[MARMAM] New Publication: Tag effects on bottlenose dolphins

Julie van der Hoop jvanderhoop at whoi.edu
Wed Dec 3 16:57:46 PST 2014


We are pleased to announce a new publication in the Journal of Experimental Biology:

Julie M. van der Hoop, Andreas Fahlman, Thomas Hurst, Julie Rocho-Levine, K. Alex Shorter, Victor Petrov and Michael J. Moore. Bottlenose dolphins modify behavior to reduce metabolic effect of tag attachment. J Exp Biol 2014 217:4229-4236. First posted online October 16, 2014, doi:10.1242/jeb.108225

The paper is available online: http://jeb.biologists.org/content/217/23/4229.abstract

Please contact me if you would like a copy and do not otherwise have access to the pdf: jvanderhoop at whoi.edu


Abstract: 
Attaching bio-telemetry or -logging devices (‘tags’) to marine animals for research and monitoring adds drag to streamlined bodies, thus affecting posture, swimming gaits and energy balance. These costs have never been measured in free-swimming cetaceans. To examine the effect of drag from a tag on metabolic rate, cost of transport and swimming behavior, four captive male dolphins (Tursiops truncatus) were trained to swim a set course, either non-tagged (n=7) or fitted with a tag (DTAG2; n=12), and surface exclusively in a flow-through respirometer in which oxygen consumption () and carbon dioxide production (; ml kg−1 min−1) rates were measured and respiratory exchange ratio (/) was calculated. Tags did not significantly affect individual mass-specific oxygen consumption, physical activity ratios (exercise /resting ), total or net cost of transport (COT; J m−1 kg−1) or locomotor costs during swimming or two-minute recovery phases. However, individuals swam significantly slower when tagged (by ~11%; mean ± s.d., 3.31±0.35 m s−1) than when non-tagged (3.73±0.41 m s−1). A combined theoretical and computational fluid dynamics model estimating drag forces and power exertion during swimming suggests that drag loading and energy consumption are reduced at lower swimming speeds. Bottlenose dolphins in the specific swimming task in this experiment slowed to the point where the tag yielded no increases in drag or power, while showing no difference in metabolic parameters when instrumented with a DTAG2. These results, and our observations, suggest that animals modify their behavior to maintain metabolic output and energy expenditure when faced with tag-induced drag.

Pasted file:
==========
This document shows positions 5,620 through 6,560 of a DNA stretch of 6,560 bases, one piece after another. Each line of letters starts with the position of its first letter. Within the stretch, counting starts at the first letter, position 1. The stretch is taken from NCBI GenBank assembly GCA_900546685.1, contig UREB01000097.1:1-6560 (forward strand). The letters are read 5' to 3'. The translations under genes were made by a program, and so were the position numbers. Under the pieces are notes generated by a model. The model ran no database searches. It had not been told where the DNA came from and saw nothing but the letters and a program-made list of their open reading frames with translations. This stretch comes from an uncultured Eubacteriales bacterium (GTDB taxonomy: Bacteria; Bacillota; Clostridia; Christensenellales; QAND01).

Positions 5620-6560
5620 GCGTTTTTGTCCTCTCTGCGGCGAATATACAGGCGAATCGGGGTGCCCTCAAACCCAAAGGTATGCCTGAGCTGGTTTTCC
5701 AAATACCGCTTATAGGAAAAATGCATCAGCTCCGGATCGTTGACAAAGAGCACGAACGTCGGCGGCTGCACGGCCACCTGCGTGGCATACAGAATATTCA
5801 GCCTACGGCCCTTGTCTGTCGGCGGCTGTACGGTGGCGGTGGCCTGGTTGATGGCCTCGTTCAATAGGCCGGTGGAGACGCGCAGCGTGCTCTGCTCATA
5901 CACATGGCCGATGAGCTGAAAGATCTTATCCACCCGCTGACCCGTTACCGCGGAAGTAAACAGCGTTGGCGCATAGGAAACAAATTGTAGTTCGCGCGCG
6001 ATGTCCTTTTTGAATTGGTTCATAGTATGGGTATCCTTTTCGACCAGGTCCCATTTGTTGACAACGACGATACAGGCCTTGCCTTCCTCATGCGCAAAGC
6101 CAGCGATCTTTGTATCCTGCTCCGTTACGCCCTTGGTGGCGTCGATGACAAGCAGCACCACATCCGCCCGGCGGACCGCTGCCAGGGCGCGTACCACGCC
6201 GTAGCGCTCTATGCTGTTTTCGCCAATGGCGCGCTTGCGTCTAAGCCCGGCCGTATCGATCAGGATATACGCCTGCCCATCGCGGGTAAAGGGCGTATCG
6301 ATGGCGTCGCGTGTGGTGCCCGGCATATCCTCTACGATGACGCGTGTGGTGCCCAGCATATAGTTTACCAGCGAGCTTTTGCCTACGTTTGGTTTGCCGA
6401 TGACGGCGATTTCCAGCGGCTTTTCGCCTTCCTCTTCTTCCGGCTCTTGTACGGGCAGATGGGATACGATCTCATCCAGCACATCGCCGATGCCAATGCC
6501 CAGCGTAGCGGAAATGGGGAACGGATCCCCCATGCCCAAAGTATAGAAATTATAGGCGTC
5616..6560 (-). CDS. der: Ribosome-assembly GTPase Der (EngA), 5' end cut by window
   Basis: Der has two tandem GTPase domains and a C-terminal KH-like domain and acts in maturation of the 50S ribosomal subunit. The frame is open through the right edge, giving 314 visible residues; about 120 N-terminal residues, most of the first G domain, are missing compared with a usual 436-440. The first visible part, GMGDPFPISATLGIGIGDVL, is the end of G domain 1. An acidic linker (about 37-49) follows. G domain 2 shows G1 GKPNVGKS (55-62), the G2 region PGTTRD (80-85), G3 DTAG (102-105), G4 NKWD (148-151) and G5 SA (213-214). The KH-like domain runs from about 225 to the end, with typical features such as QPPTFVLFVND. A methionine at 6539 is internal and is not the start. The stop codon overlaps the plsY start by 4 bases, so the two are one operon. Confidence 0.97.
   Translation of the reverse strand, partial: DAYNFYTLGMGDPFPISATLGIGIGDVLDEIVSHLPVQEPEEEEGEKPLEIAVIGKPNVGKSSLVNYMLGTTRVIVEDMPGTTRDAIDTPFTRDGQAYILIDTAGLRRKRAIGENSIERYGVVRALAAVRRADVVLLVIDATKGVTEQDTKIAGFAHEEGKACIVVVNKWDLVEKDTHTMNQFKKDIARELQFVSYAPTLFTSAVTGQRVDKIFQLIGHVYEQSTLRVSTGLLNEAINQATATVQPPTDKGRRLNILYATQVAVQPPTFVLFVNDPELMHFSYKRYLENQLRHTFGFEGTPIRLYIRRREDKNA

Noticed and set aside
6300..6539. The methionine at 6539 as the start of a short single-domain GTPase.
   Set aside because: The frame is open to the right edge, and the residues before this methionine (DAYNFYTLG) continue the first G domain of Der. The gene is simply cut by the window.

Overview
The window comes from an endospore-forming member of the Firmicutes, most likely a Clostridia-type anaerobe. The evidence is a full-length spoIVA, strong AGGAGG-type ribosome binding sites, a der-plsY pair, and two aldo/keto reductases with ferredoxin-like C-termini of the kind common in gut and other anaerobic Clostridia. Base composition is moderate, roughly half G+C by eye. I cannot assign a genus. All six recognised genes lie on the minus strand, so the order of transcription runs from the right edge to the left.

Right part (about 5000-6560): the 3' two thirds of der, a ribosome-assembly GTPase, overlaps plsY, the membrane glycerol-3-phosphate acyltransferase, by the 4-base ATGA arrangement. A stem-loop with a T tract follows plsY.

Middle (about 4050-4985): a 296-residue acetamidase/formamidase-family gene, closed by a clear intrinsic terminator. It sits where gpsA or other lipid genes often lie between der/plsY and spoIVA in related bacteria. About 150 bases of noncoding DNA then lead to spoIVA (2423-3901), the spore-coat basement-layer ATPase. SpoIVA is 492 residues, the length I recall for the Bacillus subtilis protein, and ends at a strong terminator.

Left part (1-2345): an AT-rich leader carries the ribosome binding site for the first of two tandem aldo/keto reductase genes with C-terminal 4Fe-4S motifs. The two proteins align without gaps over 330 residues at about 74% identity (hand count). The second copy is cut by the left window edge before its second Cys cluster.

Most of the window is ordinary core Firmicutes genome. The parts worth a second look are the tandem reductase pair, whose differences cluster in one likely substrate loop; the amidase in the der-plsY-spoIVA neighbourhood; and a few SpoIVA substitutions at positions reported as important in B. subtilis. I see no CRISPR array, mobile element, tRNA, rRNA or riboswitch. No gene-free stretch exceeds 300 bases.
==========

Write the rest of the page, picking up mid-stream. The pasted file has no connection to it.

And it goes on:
----------------------------------------------------------
Julie van der Hoop
PhD Candidate
MIT-WHOI Joint Program in Oceanography
Woods Hole MA 02543
http://www.whoi.edu/profile/jvanderhoop/

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